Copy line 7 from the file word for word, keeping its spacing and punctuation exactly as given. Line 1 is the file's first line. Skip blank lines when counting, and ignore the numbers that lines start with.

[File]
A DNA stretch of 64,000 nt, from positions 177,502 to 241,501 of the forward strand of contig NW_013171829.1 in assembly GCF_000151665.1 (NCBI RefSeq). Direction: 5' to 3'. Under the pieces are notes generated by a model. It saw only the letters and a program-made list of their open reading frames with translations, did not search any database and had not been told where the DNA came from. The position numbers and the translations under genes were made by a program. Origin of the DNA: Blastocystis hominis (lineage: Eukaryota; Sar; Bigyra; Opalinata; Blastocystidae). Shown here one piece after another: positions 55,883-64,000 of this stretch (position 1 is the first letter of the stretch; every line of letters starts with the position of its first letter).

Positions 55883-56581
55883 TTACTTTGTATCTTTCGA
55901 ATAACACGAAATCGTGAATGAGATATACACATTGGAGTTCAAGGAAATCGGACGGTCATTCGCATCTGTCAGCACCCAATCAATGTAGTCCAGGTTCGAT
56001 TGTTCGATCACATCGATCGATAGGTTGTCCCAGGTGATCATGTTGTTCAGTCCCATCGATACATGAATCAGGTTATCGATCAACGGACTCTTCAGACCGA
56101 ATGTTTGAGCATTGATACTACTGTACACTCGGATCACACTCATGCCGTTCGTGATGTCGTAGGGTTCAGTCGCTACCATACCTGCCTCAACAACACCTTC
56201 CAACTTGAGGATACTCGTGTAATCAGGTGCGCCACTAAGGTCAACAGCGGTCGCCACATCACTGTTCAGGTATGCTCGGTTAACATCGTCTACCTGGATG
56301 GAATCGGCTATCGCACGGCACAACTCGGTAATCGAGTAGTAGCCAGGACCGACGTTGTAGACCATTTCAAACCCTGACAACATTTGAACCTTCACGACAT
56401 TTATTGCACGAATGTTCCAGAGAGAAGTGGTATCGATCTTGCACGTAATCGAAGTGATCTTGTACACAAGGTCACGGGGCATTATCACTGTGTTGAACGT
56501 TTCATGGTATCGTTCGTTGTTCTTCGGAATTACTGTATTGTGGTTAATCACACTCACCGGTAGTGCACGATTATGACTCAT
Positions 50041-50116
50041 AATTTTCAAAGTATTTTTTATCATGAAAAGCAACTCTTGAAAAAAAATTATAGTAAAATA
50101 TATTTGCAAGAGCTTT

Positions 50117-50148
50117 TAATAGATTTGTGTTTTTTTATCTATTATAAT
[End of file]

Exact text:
56201 CAACTTGAGGATACTCGTGTAATCAGGTGCGCCACTAAGGTCAACAGCGGTCGCCACATCACTGTTCAGGTATGCTCGGTTAACATCGTCTACCTGGATG